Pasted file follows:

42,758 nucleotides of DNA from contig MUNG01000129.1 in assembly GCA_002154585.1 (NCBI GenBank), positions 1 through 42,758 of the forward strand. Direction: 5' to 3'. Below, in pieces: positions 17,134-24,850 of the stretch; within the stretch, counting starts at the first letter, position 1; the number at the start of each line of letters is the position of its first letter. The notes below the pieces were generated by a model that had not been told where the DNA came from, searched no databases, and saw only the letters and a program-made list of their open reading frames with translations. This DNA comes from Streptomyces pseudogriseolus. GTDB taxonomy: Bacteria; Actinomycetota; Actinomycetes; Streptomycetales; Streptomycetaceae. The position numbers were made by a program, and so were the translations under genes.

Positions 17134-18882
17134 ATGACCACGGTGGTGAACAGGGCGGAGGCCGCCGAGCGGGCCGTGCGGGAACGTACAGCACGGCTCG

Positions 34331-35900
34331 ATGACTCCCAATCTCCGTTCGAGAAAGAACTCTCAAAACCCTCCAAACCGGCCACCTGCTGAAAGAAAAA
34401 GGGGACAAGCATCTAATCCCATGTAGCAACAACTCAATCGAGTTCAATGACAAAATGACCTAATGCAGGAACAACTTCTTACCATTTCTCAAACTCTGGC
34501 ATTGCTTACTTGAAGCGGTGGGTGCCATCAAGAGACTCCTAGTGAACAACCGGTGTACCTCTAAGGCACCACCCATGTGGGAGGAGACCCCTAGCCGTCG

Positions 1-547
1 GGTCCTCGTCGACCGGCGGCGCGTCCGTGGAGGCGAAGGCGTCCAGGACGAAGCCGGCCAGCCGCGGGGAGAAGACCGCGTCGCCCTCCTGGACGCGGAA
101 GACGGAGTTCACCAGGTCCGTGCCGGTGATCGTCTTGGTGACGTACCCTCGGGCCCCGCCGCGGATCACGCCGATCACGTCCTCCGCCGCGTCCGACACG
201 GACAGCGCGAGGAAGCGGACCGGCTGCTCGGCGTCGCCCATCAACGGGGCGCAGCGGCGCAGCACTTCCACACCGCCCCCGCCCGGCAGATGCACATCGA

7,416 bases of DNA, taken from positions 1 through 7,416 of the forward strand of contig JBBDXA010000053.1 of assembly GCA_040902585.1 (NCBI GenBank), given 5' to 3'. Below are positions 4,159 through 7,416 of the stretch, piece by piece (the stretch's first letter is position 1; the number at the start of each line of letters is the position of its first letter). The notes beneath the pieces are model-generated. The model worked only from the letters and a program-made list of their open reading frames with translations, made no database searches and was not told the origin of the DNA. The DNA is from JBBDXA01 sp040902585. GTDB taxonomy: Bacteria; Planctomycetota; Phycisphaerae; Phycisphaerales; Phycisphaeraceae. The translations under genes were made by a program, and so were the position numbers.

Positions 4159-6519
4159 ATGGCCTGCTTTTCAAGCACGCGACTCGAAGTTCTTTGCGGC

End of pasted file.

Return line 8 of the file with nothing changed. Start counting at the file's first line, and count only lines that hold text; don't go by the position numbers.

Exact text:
Positions 1-547